Peer pressure doesn’t go away merely because we received a diploma. This is because regardless of our age, we have peers! We have people who want us to speak and act the same way “everyone else” does in order to fit in. Therefore, we still need to be able to stand and be faithful to God, even when it means standing alone!

I hasten to add that there are times when the “pressure” can be positive. Encouragement from our peers, a boyfriend/girlfriend, or a spouse, to do what is right is the exact thing we need (Heb. 10:23-25; I Pet. 3:1-6)! There are some folks who, no doubt, have helped us because they were standing as encouragement at a time when we needed to make a hard decision.

There are many in the Bible who, I believe, could say, “Yes, I have experienced the positive and negative sides of peer pressure!” Two from the book of Esther show us what it means to stand for God even when it means standing alone. They are Mordecai and Esther! Mordecai faced negative pressure, while Esther had encouragement to do what was right when she met a hard choice. Let’s study these events in detail.

Mordecai stood literally and figuratively for his principles. In Esther 3:2-4, Mordecai refused to bow down to the king’s “second-in-command,” Haman. We aren’t told his reasoning but are told that he refused to bow and refused to yield even after others came to him and spoke to him “daily” about his refusal. Mordecai had made up his mind, and he would not give in to the pressure he faced even when this meant death! What a model for us. It would’ve been much easier for him to have given in and bowed, but he refused.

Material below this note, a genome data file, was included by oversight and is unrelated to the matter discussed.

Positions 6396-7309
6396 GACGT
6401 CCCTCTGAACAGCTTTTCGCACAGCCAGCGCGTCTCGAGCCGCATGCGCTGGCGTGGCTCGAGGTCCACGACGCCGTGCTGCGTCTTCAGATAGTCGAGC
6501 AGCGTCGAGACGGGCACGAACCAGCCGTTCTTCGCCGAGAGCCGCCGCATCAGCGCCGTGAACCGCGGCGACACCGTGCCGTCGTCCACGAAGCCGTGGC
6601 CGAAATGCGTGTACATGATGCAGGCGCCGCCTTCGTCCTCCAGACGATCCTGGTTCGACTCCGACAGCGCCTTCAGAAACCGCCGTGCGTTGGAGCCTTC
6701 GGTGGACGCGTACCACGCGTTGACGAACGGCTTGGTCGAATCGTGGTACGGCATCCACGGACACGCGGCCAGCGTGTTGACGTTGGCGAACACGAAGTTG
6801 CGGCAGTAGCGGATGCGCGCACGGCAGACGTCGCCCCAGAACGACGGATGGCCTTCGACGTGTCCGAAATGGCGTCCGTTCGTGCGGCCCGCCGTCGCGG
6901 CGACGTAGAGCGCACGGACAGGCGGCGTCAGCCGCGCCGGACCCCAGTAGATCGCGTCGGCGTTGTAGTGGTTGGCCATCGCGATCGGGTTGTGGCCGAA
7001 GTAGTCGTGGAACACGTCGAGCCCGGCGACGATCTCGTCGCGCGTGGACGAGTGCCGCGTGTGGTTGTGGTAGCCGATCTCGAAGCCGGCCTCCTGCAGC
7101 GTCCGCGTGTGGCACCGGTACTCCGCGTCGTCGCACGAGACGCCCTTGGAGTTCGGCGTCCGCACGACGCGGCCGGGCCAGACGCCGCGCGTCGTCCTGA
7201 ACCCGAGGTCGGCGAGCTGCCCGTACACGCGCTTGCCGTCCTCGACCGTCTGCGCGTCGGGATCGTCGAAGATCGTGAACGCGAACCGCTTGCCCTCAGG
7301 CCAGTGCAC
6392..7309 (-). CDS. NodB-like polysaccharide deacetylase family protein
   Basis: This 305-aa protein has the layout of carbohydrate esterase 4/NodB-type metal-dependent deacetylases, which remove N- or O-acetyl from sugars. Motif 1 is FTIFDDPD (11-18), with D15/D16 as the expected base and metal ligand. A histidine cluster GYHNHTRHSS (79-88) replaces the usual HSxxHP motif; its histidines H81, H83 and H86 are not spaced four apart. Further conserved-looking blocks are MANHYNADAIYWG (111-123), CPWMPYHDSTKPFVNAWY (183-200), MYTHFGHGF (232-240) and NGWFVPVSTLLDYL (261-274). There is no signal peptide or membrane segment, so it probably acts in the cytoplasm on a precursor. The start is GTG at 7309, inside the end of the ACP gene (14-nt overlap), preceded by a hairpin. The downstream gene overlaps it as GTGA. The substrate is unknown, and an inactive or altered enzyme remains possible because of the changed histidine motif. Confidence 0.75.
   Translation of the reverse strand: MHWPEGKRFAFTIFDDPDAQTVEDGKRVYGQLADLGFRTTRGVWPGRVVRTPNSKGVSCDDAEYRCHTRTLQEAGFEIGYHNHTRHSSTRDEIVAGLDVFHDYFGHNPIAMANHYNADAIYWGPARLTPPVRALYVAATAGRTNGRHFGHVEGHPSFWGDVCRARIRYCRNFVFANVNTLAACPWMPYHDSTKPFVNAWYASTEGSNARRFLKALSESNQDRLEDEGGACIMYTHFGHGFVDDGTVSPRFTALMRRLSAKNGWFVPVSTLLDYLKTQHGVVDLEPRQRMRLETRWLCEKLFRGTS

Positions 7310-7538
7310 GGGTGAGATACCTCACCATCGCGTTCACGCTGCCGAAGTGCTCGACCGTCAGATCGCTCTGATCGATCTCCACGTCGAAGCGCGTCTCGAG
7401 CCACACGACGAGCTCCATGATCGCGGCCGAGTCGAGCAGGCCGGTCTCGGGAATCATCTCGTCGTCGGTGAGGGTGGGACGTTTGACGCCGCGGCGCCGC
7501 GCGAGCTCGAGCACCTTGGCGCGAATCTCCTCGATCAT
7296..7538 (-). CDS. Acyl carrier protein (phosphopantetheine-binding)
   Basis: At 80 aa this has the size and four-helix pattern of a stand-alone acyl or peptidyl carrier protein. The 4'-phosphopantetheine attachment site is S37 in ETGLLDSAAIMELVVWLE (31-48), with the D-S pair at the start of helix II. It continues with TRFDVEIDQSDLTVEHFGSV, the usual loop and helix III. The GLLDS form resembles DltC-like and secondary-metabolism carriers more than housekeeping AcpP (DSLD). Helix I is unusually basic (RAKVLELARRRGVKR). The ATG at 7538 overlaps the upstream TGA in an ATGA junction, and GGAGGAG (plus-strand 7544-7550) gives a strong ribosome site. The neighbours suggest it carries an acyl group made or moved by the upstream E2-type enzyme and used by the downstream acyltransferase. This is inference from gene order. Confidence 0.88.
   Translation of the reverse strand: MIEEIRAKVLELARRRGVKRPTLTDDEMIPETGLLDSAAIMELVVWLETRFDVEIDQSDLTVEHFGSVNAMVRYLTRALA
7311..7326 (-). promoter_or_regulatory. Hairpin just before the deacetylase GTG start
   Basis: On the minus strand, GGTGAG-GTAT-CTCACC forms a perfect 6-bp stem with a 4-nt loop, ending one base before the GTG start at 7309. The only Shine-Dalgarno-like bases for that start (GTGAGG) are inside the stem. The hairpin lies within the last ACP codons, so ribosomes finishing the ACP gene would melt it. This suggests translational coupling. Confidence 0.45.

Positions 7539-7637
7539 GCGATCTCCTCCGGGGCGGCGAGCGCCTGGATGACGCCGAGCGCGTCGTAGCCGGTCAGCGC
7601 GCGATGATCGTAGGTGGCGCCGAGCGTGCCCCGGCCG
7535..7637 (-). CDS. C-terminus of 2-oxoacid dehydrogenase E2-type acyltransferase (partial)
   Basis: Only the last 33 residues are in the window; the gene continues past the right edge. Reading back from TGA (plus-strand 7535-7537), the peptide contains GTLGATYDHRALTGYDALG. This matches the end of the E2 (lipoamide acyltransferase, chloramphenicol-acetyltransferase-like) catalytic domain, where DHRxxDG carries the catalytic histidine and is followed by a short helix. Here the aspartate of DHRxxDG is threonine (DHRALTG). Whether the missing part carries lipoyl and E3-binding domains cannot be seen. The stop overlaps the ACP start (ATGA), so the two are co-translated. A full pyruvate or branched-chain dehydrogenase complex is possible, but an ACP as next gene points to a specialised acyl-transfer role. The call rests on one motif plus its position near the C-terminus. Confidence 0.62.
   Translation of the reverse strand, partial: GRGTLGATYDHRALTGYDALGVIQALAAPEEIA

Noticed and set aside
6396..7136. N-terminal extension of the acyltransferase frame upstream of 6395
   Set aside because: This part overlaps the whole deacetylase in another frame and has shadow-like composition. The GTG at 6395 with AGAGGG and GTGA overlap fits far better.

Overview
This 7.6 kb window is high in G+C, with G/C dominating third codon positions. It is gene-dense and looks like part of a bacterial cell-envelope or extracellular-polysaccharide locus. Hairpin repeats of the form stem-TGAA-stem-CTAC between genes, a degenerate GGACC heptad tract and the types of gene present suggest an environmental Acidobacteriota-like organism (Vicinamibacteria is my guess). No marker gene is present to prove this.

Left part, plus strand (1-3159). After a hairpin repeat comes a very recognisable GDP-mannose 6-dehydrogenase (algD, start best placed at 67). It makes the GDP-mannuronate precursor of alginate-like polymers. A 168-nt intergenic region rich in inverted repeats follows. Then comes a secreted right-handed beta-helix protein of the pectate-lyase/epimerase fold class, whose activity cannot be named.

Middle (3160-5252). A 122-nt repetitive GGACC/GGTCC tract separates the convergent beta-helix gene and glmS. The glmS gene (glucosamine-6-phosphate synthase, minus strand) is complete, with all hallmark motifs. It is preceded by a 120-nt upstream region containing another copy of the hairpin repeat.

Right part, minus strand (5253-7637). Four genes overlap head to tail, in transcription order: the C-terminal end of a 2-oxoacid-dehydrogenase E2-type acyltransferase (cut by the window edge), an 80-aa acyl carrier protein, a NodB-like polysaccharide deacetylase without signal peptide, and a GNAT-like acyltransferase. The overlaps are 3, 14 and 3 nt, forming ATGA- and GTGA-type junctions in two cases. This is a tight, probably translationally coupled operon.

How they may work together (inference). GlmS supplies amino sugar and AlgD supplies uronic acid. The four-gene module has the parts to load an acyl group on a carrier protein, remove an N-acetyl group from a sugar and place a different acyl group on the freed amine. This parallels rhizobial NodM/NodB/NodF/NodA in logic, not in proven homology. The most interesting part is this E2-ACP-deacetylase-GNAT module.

Esther stood in another fashion. She entered bravely into the king’s presence when uninvited (Est. 5:1-2). In chapter four, we learn why this was an act of bravery. It’s because it was a capital offense to approach the king uninvited (Est. 4:11). She was truly taking her life in her hands to approach Ahasuerus when he didn’t call for her. Yet, the situation demanded it -- her nation was going to die if she didn’t (Est. 3:12-15). It would’ve been much easier for Esther not to approach the king’s throne, but she did it anyway (Est. 4:16-5:2).

Examine your past decisions (II Cor. 13:5). When faced with serving God or making friends mad, did we give in to those who pressured us to sin? Did we stand and refuse them (Jas. 4:7)? Have we ever been the encourager to one who needed encouragement to serve God? We will not get out of this world alive, nor will we get out of this world alone (Rom. 14:7)! Let us face the pressure Satan puts on us with dignity and let us help others who are feeling this pressure. Let us help one another to fight the good fight of faith (Jas. 1:14-15; Matt. 10:42; I Tim. 6:11-12).

- Jarrod M. Jacobs